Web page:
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Future Bike: Ed Ewing
As a kid, Ed Ewing was an outlier.
Because he rode a bike in a predominantly black neighborhood in Minneapolis, Minn., Ewing caught flak from his friends. “They didn’t understand it,” he says. “They’re like, ‘Are you turning white? Black people don’t bike’.” And the outsider status cut both ways — out on the local race circuit, he was often the only black cyclist at competitions. “At bike races people were like, ‘Who is this kid?’” he remembers. “There’s this fishbowl effect of everyone staring at you – and you just want to ride your bike.”
Now, as an adult, Ewing is a leading advocate for inclusion. After starting a model Major Taylor Project that works with youth in underserved communities in Seattle, he’s risen to the Director of Diversity and Inclusion for the Cascade Bicycle Club, not just inspiring students but envisioning what bike equity can mean for the whole organization — and all of Seattle’s diverse communities.
So, as we were planning the first event that integrates the work of the League's Women Bike program and Equity Initiative, we knew we needed Ewing at the table. Don't miss the opportuinty to hear his thoughts on cultivating diverse leaders at Future Bike on September 11, in Pittsburgh, Pa.
Click here to learn more and register today. Space is limited!
Earlier this month, I had the chance to talk about bike equity with Ewing for our upcoming Bike Equity Toolkit. Here's a small snippet of what we discussed and a tiny preview of the conversations we'll be having at Future Bike...
Starting the bike equity conversation with facts rather than finger-pointing
You have to have an authentic conversation, a fact-based conversation, because this is real work. So we’ve been using organizations like the Office of the Superintendent of Public Instruction to identify the high schools and areas in the community that have the highest incidence of free and reduced lunch — and sharing that out with greater community. We’re having the conversation about what we really do isn’t just about getting people on bikes — but taking on the health and wellness of the students, and the education of students. Every time we take them off campus, it’s a field trip. They’re seeing communities they’ve never seen before. But that conversation starts from very authentic place; not you should be doing this or shame on you, Seattle. That never works. To have a real conversation we start with: There are areas in Seattle that don’t have access [to the resources for health and wellness] and here’s how we’re showing up. It’s a very a-ha moment for a lot of people. For me, being African American and sharing this message, I can say, “Hey, I didn’t know. I had an idea, I knew it existed, but I didn’t know to what extent.” But once you do know there’s a greater responsibility, a social responsibility to share that with the greater community and say this is what we’re doing about it. Our passion is the bicycle and how the bike can transform these areas, but it has to be very authentic without pointing the finger and leading by example.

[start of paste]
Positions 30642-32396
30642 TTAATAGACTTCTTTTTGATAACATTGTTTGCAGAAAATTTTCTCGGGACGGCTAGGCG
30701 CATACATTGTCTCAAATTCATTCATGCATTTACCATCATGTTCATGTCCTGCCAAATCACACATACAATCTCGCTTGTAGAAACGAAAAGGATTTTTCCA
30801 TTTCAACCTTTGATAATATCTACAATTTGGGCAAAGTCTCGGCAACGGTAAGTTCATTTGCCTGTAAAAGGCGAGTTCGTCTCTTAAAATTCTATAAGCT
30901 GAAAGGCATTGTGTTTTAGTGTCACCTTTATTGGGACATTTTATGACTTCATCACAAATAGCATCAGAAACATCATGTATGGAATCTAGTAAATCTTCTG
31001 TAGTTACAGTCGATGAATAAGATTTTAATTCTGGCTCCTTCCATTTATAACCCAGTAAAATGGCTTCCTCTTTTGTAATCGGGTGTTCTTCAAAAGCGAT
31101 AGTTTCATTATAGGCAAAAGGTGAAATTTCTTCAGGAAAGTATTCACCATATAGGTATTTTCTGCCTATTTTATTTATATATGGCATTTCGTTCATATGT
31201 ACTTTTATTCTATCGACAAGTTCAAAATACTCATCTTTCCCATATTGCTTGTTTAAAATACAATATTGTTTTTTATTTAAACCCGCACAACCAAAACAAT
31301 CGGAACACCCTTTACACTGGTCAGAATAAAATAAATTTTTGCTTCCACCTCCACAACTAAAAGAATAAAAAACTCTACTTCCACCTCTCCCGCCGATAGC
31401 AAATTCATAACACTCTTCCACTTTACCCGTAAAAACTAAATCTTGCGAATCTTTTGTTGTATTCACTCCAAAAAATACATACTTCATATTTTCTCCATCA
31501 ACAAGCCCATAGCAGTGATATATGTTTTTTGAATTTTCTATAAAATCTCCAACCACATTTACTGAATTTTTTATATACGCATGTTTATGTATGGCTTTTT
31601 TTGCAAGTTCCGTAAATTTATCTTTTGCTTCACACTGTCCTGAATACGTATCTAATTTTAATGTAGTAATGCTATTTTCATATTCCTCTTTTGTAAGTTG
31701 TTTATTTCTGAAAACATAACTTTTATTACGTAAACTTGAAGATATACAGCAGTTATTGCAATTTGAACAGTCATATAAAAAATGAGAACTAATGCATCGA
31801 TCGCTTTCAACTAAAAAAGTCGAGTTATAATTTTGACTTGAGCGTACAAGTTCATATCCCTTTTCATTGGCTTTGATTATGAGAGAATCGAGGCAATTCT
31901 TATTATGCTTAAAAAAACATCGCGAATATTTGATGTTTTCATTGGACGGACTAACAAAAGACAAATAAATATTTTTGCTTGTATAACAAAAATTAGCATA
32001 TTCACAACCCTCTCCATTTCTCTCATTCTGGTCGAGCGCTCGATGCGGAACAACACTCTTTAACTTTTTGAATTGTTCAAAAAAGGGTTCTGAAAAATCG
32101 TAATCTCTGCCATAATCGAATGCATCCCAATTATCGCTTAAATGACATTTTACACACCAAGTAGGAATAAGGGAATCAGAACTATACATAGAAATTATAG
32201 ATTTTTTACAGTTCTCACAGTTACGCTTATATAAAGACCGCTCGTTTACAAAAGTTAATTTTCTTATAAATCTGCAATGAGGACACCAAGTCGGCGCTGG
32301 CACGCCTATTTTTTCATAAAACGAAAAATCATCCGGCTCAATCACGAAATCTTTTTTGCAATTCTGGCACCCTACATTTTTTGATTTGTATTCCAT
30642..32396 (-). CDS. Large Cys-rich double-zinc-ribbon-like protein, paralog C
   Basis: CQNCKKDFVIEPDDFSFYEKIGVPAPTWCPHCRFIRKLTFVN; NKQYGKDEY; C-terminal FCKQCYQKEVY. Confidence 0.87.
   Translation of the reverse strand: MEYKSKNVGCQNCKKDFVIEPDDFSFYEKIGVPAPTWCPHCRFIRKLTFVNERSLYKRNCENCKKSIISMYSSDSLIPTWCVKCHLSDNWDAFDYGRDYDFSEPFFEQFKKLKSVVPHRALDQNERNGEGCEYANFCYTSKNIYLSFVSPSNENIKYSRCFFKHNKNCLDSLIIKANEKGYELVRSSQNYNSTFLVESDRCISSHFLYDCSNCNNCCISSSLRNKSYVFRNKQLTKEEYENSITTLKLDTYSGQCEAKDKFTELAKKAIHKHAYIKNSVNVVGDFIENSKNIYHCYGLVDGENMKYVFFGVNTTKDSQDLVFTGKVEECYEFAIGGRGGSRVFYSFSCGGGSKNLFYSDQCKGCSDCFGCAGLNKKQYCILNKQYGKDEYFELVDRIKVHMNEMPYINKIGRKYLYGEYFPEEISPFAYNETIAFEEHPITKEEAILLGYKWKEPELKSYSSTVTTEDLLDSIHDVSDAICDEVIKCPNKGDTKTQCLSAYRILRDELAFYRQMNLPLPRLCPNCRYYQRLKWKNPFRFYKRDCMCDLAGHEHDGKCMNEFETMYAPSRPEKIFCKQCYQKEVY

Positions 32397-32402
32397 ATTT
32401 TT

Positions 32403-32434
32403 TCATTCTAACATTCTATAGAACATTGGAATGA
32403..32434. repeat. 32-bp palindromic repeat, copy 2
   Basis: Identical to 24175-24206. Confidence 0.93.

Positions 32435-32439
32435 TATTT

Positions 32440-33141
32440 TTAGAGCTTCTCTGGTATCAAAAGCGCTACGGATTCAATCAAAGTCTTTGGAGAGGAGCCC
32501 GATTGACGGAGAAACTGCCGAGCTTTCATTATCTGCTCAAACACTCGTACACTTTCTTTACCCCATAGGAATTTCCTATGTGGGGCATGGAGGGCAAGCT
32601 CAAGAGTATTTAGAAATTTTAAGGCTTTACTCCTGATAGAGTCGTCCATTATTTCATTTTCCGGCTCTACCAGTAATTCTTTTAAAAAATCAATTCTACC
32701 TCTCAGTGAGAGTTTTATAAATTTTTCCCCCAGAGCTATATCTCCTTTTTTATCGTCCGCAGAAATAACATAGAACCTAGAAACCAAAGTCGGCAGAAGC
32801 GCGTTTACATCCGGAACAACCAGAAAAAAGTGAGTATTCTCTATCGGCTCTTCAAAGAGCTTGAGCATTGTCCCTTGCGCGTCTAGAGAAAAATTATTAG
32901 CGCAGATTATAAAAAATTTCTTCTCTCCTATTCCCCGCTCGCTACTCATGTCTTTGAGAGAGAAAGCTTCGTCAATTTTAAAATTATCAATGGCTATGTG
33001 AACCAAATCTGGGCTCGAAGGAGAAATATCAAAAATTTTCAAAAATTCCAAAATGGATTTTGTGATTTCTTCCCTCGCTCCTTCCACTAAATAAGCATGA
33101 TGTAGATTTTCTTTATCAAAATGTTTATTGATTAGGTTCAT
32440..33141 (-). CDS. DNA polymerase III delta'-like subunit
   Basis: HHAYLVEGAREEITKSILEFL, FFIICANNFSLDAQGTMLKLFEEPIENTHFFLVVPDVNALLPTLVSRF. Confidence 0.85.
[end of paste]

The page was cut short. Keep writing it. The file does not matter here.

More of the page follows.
Going deep without stretching thin
When you’re going into a community that hasn’t traditionally biked or you’re presenting an opportunity that hasn’t been on their radar, you have to, in some ways, manufacture the demand for it. So the big question [for us, in starting the Major Taylor Project] was, will the students like doing it and how can we keep it fresh? Now we know, yes, it will work. These students want to bike. Six years later, our biggest challenge is capacity — and funding to increase our capacity. Right now, we’re in a conversation about, Should we go deeper into the schools and community we work in now or expand to different sites — or do both? And how deep do we go with students? Do we partner with organizations to help them have access to college and jobs and, if we do, how do we not get spread too thin or get too far away from our mission? We’re having those conversations in real time.
Combining organization assets in service of equity outcomes
We’re right in the middle of our implementation stage of a new strategic plan and part of that conversation is, how do our various departments work together to really affect change, to move the needle. For me, it’s somewhat easy to identify where to focus because Seattle’s diversity really exists in pockets, but how do we coordinate advocacy, events, education and volunteers in a targeted community to really affect change? Just this morning I had a conversation about how do we do that? Is it targeting a community and one person in the organization is leading that effort in that community? Is that my role as Director of Diversity and Inclusion to pick and choose communities, and, if it is, to assemble the team to go into the community to partner and understand the community needs and opportunities? We’re trying to figure that out as organization right now.